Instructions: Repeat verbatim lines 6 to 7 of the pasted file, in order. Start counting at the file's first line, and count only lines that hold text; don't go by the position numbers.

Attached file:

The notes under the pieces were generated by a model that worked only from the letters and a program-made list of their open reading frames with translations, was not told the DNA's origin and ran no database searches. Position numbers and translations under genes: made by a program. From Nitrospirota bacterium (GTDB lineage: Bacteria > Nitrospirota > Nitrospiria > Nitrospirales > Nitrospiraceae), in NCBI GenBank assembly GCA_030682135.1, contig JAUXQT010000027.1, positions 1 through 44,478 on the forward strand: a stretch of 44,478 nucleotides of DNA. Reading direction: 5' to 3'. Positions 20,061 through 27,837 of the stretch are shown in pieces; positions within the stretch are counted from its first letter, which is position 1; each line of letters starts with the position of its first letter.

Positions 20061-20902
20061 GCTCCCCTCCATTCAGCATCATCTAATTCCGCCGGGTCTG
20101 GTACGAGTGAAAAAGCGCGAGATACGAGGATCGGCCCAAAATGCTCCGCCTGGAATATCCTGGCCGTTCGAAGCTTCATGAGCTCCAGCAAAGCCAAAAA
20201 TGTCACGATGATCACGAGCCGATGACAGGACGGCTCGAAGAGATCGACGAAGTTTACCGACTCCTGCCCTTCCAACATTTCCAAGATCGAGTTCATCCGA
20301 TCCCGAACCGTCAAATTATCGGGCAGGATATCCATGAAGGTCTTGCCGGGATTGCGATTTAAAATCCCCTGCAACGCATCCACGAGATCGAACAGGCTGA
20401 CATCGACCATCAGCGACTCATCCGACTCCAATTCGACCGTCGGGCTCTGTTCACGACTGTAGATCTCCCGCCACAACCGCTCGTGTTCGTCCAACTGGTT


20301 TCCCGAACCGTCAAATTATCGGGCAGGATATCCATGAAGGTCTTGCCGGGATTGCGATTTAAAATCCCCTGCAACGCATCCACGAGATCGAACAGGCTGA
20401 CATCGACCATCAGCGACTCATCCGACTCCAATTCGACCGTCGGGCTCTGTTCACGACTGTAGATCTCCCGCCACAACCGCTCGTGTTCGTCCAACTGGTT